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Line-scan vs. area-scan cameras: What is right for your machine vision application?

April 16, 2017
By Chromasens

Apr. 15, 2017 – Machine vision integrators are confronted with seemingly endless options when designing an inspection system. Perhaps the most critical decision is whether to use line-scan or area-scan cameras. While both perform a similar role, these technologies are miles apart in how an image is captured.

“Line-scan cameras build images a single pixel row at a time using a sensor which passes in a linear motion over an object, or more often when the object passes under the sensor,” said Klaus Riemer, product manager for Chromasens GmbH, a manufacturer of line-scan camera systems. “As a conveyor or web moves, a 2D image can be reconstructed in software line-by-line for inspection. This makes it ideal for high-speed continuous applications such as document scanning, print inspection, web inspection of paper, aluminum, steel or glass, and in detailed inspections requiring measurements be done in microns. Line-scan can also inspect round bodies without perspective distortion.”

Because line-scan cameras use a single row of pixels, they can build continuous images not limited to a specific vertical resolution, allowing for much higher resolutions than area-scan cameras in both 2D and 3D.

In contrast, area-scan cameras are more general purpose. Used in the majority of machine vision systems, they contain a large matrix of pixels that capture a 2D image of a given scene in one exposure cycle with horizontal and vertical elements, for example in 640 x 480 pixels. While they may offer easier setup and alignment, they are not always effective when an object under inspection is moving or if it cannot be contained in a practical size field of view. Area-scan cameras are best suited towards applications where the object is stationary, even if only momentarily. Uninterrupted capture of continuous materials by an area-scan camera is achieved only by capturing overlapping images. Software must painstakingly crop each individual image, eliminate distortion and assemble the images in the correct sequence.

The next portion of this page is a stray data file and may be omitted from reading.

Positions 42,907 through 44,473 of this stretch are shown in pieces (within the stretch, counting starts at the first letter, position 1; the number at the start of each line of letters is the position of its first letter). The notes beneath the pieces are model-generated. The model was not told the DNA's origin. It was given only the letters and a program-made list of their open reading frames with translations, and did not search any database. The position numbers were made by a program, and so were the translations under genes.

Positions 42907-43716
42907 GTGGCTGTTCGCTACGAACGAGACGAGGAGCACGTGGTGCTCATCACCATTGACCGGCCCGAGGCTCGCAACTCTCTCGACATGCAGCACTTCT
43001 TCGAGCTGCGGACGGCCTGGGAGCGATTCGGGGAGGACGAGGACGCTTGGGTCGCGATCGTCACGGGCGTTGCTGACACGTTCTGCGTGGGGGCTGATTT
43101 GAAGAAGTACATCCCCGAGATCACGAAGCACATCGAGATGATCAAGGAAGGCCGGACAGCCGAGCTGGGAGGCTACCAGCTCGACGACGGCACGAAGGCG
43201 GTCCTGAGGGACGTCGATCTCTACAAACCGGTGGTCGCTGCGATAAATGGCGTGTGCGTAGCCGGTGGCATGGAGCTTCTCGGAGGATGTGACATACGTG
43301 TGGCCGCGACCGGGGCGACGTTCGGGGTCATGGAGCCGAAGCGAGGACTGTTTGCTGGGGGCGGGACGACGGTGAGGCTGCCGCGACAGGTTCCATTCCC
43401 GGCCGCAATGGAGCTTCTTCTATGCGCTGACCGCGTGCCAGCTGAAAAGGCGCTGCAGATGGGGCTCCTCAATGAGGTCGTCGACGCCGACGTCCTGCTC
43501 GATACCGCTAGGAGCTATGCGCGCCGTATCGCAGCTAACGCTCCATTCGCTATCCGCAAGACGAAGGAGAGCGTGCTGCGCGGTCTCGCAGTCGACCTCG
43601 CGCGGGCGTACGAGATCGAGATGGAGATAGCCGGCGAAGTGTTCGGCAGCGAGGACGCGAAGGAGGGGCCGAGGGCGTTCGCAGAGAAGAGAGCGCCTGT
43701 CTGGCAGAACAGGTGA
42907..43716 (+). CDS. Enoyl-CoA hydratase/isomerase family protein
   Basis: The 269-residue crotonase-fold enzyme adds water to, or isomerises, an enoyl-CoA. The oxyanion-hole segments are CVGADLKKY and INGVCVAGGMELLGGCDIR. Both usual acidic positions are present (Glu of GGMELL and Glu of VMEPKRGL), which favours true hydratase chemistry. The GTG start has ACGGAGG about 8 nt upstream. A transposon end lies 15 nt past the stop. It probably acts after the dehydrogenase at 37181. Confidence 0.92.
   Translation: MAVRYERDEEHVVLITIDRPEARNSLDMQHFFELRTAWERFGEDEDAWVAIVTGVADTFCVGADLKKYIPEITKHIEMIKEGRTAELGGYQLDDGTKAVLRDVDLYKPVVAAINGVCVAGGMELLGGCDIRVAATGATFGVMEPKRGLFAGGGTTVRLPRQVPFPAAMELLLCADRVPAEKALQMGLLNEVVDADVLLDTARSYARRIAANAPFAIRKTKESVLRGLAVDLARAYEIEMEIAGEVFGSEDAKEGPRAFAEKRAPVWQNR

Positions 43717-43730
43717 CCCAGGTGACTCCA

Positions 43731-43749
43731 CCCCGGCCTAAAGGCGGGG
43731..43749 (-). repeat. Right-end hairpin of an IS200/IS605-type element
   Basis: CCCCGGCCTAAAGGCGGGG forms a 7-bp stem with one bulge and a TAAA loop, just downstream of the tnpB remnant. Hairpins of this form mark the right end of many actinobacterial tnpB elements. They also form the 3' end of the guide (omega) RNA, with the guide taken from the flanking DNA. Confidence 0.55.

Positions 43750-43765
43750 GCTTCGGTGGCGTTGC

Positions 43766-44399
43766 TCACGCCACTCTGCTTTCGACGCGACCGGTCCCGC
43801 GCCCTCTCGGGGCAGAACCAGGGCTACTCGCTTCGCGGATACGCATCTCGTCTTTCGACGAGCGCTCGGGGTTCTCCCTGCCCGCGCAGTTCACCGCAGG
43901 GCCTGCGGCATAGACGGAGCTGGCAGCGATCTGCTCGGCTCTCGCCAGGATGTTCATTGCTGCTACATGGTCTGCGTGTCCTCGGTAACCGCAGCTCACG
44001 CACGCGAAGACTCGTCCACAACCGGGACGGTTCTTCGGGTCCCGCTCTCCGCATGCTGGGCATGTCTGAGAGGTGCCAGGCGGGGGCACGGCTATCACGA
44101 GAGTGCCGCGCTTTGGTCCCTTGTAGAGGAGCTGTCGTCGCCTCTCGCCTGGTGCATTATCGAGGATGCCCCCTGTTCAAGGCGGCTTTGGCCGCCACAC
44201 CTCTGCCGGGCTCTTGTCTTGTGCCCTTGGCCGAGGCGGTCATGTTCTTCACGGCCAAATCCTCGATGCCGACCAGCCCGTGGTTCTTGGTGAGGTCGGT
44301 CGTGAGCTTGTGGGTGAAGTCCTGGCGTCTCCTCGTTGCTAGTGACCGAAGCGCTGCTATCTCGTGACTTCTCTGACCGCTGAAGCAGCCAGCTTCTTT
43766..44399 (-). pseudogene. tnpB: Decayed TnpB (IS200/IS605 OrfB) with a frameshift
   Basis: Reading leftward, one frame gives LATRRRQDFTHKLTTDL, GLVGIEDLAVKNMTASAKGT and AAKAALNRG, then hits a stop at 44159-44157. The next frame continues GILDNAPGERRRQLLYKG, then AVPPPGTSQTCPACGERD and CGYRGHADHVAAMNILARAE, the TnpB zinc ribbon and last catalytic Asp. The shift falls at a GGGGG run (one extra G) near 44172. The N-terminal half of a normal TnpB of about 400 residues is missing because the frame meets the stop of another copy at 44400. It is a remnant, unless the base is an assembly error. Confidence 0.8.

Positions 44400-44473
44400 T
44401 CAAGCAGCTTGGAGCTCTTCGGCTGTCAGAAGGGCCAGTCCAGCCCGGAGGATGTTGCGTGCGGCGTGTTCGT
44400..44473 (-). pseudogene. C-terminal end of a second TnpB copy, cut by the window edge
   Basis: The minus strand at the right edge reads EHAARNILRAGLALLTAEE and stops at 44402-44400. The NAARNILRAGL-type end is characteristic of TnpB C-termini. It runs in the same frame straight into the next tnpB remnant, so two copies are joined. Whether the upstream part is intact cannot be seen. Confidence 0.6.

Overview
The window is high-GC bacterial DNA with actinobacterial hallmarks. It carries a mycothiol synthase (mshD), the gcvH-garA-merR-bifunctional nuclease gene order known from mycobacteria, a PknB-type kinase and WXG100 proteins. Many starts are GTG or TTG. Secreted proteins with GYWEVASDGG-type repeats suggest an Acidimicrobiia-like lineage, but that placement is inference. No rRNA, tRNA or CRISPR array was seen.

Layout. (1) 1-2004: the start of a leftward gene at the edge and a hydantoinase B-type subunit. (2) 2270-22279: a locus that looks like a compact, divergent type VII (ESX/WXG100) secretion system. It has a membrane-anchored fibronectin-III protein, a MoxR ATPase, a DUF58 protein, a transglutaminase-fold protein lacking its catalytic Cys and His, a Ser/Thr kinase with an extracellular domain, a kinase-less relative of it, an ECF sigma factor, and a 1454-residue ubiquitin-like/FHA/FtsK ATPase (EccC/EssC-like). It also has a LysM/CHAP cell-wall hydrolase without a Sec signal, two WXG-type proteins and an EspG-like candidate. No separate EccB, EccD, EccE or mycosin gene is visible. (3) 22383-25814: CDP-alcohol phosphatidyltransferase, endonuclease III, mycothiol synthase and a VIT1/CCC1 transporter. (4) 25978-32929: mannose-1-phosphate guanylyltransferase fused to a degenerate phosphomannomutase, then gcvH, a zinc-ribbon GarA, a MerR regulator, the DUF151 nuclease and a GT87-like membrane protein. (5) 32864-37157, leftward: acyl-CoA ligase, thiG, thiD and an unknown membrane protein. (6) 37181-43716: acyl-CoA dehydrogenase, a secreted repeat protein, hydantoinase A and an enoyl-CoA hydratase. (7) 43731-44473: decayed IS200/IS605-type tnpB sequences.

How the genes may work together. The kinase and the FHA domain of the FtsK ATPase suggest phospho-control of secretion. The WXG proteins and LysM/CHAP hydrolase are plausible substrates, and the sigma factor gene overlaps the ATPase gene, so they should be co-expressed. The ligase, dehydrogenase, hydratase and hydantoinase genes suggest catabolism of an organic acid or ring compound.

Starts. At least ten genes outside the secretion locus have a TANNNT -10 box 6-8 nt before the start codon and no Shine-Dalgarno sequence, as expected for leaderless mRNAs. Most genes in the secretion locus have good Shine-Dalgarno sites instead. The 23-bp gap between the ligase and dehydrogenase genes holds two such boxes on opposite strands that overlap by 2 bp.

Additional benefits of line-scan systems include their more compact footprints that allow them to fit more easily into tight spaces, for instance, when a camera must peek through rollers on a conveyor to view the bottom of a part. Also, line-scan cameras create smear-free images of fast moving objects without requiring strobing or the redundant processing of frame overlaps.


Despite these advantages, integrators regularly harbor reservations about deploying line-scan cameras because of perceived system complexities or higher cost. In reality, a single line-scan camera will often do the job of several area-scan cameras, minimizing setup and overall system cost. And while coordination and acquisition timing are critical, line-scan cameras require only simple illumination.

Submitted by Chromasens

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